Tuesday 2 January 2018

A Journey Into Capcom's CPS2 Silicon - Part 2

Welcome to the second post in the Capcom CPS-2 reverse engineering series, if you missed the previous post you can find it here:

Inside the custom chips of CPS2

Capcom's Play System 2, also known as CPS2, was a new arcade platform introduced in 1993 and a firm call on bootlegging. Featuring similar but improved specs to its predecessor CPS1, the system introduced a new security architecture that gave Capcom for the first time a piracy-free platform. A fact that remained true for its main commercial lifespan and that even prevented projects like Mame from gaining proper emulation of the system for years.

Chip Makers

Capcom's extensive use of customs in CPS2 spreads over a total 11 QFP type chips, as part of this project each of the chips were decapped and identified as follows:

A board (Base board)

DL-0311: Ricoh A5C series, standard cells. (Also found in CPS1) Datasheet
DL-0921: Ricoh A5C series, standard cells. (Also found in CPS1) Datasheet
DL-1123: Hitachi HG62F series model 22, gate array. Datasheet
DL-1425: AT&T Digital Signal Processor WEDSP16A-M14. (Also found in CPS1.5) Datasheet
DL-1625: VLSI Technology (VTI) VGT300 series model 022, gate array. Datasheet
DL-2227: Hitachi HG62E series model 08, gate array. Datasheet

CPS2 A Board 93646A-3 Custom chips highlighted

B board (Top board)

DL-1525: Motorola H4C series model 057, gate array in combination with a 68000 cpu megacell (CPM68K REV7-89). Datasheet
DL-1727: Fujitsu CG24 series model 692, gate array. *
DL-1827: Fujitsu CG24 series model 692, gate array. *
DL-1927: Fujitsu CG24 series model 512, gate array. *
DL-2027: Fujitsu CG24 series model 512, gate array. *

* No datasheet available for the Fujitsu CG24 series, please share any.

CPS2 B Board 93646B-6 Custom chips highlighted

Gate Array technology

Used in most CPS2 custom chips, a gate array circuit is a prefabricated silicon chip circuit with no defined functionality, in which transistors, standard NAND or NOR logic gates, are placed following a regular pattern and manufactured on a wafer, this half baked wafer is known as master slice.

Common advantages of Gate Arrays designs over Full-Customs according to TU Delft:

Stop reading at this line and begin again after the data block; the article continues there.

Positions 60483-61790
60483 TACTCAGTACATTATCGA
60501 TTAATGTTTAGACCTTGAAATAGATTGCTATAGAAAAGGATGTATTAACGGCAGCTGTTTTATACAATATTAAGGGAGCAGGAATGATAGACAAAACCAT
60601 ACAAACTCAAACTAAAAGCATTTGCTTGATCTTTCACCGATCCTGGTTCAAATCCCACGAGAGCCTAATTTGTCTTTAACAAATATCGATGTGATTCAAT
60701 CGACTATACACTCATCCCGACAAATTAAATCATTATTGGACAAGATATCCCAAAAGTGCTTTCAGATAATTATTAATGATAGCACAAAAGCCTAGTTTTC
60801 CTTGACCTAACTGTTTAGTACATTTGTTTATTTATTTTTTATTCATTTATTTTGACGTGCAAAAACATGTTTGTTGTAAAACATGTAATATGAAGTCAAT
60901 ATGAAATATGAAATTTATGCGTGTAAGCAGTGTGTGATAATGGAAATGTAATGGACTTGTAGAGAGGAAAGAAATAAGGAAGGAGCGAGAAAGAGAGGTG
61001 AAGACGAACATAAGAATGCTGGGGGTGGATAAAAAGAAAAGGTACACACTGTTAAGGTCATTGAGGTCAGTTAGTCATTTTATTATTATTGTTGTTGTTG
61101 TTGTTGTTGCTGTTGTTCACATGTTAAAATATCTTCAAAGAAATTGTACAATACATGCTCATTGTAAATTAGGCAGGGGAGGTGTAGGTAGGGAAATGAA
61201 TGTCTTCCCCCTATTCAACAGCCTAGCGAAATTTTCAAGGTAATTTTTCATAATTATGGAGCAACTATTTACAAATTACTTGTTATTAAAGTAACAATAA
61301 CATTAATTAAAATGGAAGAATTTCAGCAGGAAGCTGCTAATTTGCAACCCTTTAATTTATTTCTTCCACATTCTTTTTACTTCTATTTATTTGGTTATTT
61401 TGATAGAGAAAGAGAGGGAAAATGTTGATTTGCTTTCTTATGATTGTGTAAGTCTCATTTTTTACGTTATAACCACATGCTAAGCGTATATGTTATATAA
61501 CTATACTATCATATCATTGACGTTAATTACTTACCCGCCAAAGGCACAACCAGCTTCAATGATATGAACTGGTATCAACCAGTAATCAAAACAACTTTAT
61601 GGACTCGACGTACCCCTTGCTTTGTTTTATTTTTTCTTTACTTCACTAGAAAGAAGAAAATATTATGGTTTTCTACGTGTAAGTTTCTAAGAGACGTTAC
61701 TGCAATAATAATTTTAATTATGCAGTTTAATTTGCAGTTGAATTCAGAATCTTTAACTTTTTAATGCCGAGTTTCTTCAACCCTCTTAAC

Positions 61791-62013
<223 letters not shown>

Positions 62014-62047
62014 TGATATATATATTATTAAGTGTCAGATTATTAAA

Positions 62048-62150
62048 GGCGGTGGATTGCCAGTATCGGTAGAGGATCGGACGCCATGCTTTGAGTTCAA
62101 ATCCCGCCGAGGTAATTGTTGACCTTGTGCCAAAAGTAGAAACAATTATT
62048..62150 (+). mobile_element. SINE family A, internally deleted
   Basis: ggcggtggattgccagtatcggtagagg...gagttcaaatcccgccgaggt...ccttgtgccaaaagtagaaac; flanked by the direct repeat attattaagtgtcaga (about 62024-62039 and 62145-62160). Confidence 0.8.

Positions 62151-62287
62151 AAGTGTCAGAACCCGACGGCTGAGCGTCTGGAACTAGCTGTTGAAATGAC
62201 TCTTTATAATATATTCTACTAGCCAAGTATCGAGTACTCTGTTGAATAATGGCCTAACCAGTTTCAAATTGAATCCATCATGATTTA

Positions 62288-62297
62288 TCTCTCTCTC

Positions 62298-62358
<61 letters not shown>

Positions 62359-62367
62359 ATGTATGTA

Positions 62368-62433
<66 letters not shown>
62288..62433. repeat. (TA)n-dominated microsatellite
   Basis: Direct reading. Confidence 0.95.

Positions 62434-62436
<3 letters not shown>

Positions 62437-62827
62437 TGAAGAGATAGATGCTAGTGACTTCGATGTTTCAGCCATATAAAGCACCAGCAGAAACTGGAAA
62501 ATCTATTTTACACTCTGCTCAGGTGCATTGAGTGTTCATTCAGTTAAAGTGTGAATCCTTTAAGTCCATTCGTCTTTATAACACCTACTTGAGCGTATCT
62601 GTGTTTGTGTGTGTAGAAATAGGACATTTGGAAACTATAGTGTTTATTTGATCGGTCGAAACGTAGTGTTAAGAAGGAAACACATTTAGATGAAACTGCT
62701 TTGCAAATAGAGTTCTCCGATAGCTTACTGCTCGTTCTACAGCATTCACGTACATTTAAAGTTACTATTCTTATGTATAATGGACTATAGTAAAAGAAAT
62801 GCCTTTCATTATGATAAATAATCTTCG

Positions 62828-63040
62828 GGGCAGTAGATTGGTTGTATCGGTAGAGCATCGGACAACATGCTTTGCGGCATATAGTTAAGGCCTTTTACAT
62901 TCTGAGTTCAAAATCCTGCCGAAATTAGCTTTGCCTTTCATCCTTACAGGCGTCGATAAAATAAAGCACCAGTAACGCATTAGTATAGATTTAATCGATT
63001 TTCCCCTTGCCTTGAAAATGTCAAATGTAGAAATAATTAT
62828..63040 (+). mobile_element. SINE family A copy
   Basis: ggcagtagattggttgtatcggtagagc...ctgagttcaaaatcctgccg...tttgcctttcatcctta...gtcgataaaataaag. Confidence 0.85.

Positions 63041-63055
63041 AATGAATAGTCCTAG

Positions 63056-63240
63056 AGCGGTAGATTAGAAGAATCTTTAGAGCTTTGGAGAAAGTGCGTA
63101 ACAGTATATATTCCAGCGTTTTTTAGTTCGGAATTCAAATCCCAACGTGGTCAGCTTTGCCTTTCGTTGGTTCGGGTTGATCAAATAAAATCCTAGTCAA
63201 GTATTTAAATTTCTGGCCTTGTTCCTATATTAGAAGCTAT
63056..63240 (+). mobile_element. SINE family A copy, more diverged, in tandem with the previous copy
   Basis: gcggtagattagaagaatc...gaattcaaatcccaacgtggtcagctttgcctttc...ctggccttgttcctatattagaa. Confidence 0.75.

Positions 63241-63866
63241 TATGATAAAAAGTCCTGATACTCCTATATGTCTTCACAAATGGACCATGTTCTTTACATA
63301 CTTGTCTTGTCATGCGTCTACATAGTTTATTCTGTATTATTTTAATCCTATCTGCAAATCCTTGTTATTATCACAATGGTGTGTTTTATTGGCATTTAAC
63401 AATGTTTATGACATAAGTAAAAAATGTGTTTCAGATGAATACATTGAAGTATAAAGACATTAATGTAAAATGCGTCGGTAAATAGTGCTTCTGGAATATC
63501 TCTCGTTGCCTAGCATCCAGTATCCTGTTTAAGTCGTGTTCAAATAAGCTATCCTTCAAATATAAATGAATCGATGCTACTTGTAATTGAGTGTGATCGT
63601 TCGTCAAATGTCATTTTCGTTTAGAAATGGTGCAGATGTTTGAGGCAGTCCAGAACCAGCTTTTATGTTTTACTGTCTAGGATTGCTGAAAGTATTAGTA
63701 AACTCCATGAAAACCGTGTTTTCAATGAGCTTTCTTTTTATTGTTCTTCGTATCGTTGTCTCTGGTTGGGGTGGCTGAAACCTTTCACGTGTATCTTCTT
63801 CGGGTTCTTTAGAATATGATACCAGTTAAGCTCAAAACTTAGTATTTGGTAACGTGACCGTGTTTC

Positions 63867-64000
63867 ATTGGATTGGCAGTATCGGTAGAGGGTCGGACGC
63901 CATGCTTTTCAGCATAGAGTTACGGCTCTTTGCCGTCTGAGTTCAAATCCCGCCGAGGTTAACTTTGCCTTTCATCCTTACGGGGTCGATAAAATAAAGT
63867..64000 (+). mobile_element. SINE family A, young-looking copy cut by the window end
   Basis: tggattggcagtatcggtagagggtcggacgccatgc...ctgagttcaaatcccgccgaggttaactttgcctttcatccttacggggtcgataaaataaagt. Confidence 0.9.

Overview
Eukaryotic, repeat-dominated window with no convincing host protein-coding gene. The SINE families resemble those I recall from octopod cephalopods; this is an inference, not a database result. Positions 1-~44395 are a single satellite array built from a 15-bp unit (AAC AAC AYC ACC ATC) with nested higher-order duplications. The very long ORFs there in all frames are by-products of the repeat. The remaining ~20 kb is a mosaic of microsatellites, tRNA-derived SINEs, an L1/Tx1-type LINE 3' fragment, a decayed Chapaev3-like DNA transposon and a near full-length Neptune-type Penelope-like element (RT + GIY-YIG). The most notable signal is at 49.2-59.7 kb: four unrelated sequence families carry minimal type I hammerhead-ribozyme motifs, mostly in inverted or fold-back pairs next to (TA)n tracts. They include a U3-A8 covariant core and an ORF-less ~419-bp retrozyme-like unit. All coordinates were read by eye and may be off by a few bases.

Minimization of the fabrication time: Because the chips are prefabricated (the transistors are already on the master image), the silicon foundry only processes the masks related to metal wires. As compared to full custom layout, the number of masks processed by the silicon foundry is often reduced by more than 60%.

Minimization of the design time: The time involved in designing a cell layout is reduced dramatically (as compared to full-custom) because the transistors are pre placed on the image. Typically, it takes only a few minutes to layout a flipflop or a combinatorial gate, and the designer does not need to know much about the process design rules.

Minimization of the chip cost: The layout design starts with a prefabricated master image. This is a semi-manufactured article that can be produced in large quantities. Consequently, it can be cheap.

Gate Array die size and development time compassion versus other chip design technologies

The Fujitsu gate array chips featured in CPS2's B board belong to the CG24 series and use a 0.8 micron CMOS process. Fujitsu uses a block-level placement and routing scheme commonly known as "fishbone".

Markings inside CPS2 Gate Array chip DL-2027

Unwired section of NAND sea-of-gates inside a Fujitsu CG24 chip

Logic inverter (NOT) implemented in Fujitsu's NAND sea-of-gates

Fujitsu's gate array technology is discussed in more detail in 1978 USPTO patent 4,412,237: https://docs.google.com/viewer?url=patentimages.storage.googleapis.com/pdfs/US4412237.pdf

Capcom's deep pockets

Interestingly enough, several of the B board's chips used by Capcom show a very low utilization of resources being the worst offender chip DL-2027. In IC density terms its contents could be classified as mostly empty space. 

Given the expensive nature of the end to end design and fabrication of these devices one must think that perhaps Capcom's market successes enabled the company not to spare in resources.

Highlighted in yellow: total die area utilization inside DL-2027 

The Mysterious CPU

Contrary to popular belief, Capcom's CPS-2 cpu does not reside on the A bottom board of the system, instead the cpu is found on the B board and inside the big 208 pin QFP chip labeled as DL-1525. MAME's own documentation on CPS-2 does not help this belief either as it also states the system cpu is DL-1625, an A board chip.

Capcom DL-1525 dated 1993 week 51 source id JSX02RJ524AU03

DL-1525 hosts inside a massive die measuring around 7x7mm in size featuring a majestic Motorola 68000 megacell core surrounded by a vast 3-layer gate array. This monster IC is based on the Motorola H4C gate array series and uses a gate length of 0.7 microns (700 nanometers). To date it is the smallest feature sized chip I have worked on since I began reverse engineering ICs.

DL-1525 is a Motorola H4C057 class gate array in combination with a 68k cpu core (top right)

Small section of DL-1525 captured at 50x magnification. Three routing metal layers are visible.

Cross-section view of a Motorola H4C gate array describing its composition

DL-1525 Ancestry

A newsletter from Dataquest from May 1988 traces back the origins of Motorola's blending of 68000 cores with gate arrays to the world of laser printers. An extract of such IC industry newsletter reads as follows: